When I was 12 and suffering Harry Potter withdrawal, my mom bought me a book called Magyk by Angie Sage. It took me quite a while to pick up the book, but when I finally did, I really loved it. Septimus Heap books are ones that defies all labels: it’s for children, but has accumulated teen and adult fans; it’s first labelled as fantasy, but crosses over into a science fiction; it’s about adventure and family, darkness and light, loyalty and royalty, and everything in between. It’s a genre-crossing, magical masterpiece. This month we are celebrating the release of the final book in the series.
When I first began blogging, I never thought I would correspond with my favorite childhood author. I didn’t think she would respond to my emails, or that one day she would send me a package full of signed book marks and more for Christmas. It has been wonderful to write for Ms. Sage and help promote her books, and even read and review copies before official release. Today’s post is an interview with Angie Sage to celebrate that her final Septimus book was released on October 11th. Enjoy the interview, and more importantly, the Septimus Heap books.
1. How do you feel now that your journey in the Septimus Heap world is coming to a close with the release of StarChaser? Do you plan to continue with any more writings in the Septimus Heap world?
Angie: It is a strange feeling not to be immersed in a Septimus book after all these years! But I do think that the whole Septimus world is going to be with me forever—there is still so much more to find out about. One of the reasons I wanted to write the TodHunter Moon trilogy was to explore that world further afield. The Ancient Ways were a great way of doing this and once again the landscape scrolled out before me rather like it does for Tod in StarChaser … I do I still want to be with the characters in Septimus Heap, which is why I’m now writing about Marcia, her childhood and her Apprentice years. If that works out I’ll move on to other characters and incidents. There is Nicko’s voyage to find Snorri to explore and Septimus’s late teenage years too. So many good things!
2. Do you have any new or upcoming projects after Septimus?
Angie: I’m working on two new things at the moment: an interesting and mysterious project concerning dragons and something rather exciting: a stand-alone novel with a sci-fi twist called Maximillian Fly—in which the main character is not entirely human.
3. What is your favorite memory or scene from the Septimus books?
Angie: I do always love the scenes between Marcia and Septimus and there have been so many really touching and funny ones to write. Oddly though, one of the scenes I remember affecting me a lot was when everything was going wrong for Beetle. He was staying with Foxy, and he’d burnt the soup. Then in comes Foxy telling Beetle that he had been Picked to be Chief Hermetic Scribe. It was just one of those moments and I always feel happy and a little emotional when I read that one. Of course the other big scene for me (although I realise that we don’t actually see it) is Marcia hiding baby Jenna in the snow—for me that is where it all began.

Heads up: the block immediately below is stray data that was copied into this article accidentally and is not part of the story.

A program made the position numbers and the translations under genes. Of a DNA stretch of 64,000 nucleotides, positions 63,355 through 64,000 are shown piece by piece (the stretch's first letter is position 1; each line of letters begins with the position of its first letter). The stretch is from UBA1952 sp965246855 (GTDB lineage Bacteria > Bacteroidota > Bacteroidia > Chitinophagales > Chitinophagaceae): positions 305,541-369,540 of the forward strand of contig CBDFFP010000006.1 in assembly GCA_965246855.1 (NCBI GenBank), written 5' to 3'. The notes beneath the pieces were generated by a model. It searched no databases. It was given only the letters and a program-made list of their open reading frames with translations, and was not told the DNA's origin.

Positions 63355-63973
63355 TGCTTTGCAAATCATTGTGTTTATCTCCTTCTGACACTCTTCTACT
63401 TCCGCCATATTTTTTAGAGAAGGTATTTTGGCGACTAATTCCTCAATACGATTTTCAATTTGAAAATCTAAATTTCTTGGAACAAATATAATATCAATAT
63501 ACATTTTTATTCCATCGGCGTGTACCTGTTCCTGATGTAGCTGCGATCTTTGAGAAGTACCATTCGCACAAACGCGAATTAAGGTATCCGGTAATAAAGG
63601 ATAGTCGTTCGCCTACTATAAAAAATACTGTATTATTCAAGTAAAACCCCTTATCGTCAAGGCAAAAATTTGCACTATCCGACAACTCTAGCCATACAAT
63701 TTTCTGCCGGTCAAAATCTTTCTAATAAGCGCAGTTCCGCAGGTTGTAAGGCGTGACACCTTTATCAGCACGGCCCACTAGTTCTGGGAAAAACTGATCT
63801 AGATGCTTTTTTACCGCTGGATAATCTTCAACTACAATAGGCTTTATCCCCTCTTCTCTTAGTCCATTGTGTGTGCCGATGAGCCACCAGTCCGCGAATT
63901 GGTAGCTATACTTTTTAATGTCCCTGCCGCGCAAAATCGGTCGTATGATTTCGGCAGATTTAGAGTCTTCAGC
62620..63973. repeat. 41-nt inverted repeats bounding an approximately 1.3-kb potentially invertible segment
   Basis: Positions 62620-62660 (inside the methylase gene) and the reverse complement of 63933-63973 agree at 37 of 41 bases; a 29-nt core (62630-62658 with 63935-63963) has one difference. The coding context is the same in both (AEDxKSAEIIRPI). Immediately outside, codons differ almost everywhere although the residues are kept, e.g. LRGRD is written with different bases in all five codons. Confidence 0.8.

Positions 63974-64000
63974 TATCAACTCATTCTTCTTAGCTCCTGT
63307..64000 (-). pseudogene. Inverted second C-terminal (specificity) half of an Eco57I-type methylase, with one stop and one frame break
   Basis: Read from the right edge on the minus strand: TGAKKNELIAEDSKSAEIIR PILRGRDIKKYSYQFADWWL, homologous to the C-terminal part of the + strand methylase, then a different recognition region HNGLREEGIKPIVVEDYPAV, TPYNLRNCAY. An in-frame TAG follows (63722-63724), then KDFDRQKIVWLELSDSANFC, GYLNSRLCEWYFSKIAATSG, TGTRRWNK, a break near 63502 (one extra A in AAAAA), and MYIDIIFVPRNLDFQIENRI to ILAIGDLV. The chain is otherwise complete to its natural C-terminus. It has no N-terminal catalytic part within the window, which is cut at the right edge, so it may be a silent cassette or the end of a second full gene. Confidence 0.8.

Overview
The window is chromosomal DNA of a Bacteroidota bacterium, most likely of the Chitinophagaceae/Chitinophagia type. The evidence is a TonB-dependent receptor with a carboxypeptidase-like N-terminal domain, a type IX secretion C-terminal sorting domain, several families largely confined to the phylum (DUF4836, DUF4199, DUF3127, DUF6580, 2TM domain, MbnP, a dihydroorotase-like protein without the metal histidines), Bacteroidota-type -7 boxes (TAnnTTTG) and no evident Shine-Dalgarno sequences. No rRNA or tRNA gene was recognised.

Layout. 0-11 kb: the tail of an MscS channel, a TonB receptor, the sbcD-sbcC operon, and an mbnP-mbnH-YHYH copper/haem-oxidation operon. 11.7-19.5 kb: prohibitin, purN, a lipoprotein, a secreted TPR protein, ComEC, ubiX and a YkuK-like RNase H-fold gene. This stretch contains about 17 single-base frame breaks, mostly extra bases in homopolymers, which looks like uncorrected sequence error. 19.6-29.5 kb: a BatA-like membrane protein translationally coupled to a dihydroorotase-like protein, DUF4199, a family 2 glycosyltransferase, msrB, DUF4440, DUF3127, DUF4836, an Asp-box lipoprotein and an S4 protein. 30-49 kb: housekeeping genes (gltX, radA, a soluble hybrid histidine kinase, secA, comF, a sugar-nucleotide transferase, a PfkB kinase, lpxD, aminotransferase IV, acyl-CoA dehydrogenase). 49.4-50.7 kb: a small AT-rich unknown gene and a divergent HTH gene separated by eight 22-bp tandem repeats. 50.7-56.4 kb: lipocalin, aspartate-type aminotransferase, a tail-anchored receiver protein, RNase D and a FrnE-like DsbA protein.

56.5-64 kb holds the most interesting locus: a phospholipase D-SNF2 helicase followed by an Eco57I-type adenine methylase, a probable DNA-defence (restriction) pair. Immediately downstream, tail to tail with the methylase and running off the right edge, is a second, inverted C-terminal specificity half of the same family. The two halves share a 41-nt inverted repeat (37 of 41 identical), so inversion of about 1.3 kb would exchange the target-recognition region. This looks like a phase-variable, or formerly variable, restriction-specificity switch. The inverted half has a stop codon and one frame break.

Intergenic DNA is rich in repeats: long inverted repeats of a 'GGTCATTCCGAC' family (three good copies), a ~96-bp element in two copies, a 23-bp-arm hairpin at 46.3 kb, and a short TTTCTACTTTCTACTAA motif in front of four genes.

4. When you were a teenager, did you know you wanted to be an author? If not, what did you want to be when you were younger?
Angie: I didn’t ever dream I could be a writer. It seemed an impossible thing—I had quite enough trouble writing essays (which I loathed). But I did adore reading and was never without a book, so I suppose over the years the idea of writing began to seem less improbable.
When I was young what I really wanted was to be a doctor. I very nearly did go to medical school in fact, but all sorts of stuff happened and at the very last minute I decided not to.
5. Septimus Heap has been enjoyed by readers of every age. How do you make your writing style so versatile for all ages?
Angie: I really am so happy that Septimus Heap is enjoyed by all ages; it is what I had hoped for. I think it is because I don’t consciously write ‘for children’—I write for people. Children are not so very different from adults really. Of course there are some things that, as children, we don’t yet know about, but our emotions are just the same and we all love to read good stories about interesting people at any age. And that is what I have tried to do with the Septimus series: to make it a good story about interesting people. I don’t ‘dumb down’ any words or concepts and I don’t censor anything—apart from the occasional rude word (I think Simon would have sworn a bit if I’d allowed it. Also the teenage Septimus.). I know there are some things that only older readers will pick up on, but I don’t think it reduces the enjoyment for the younger readers. I’ve heard from people who read the books a second time in their late teens or early twenties that they find new layers—and jokes—in them, which I am so pleased about!
So, really I just write for human beings of all ages (the oldest reader I know of was 85) and I take care to make sure that I write nothing that will disturb the younger ones.
6. What is the one message or theme you want Septimus readers to take with them after the series ends?
Angie: Hope. Just keep going, be yourself, and don’t give up. As Marcia says, “things have a habit of working out … eventually.”
And if I am allowed two messages … It is never too late to make things right—just take a look at Simon.
7. What is one message or theme you’ve personally taken from the series?
Angie: Never think you know someone so well that you can predict what they will do—they will always surprise you. And sometimes, you will even surprise yourself.
Thank you so much for reading the interview! Finally, a huge thanks to Angie Sage for being such a lovely and wonderful author, friend, and human being.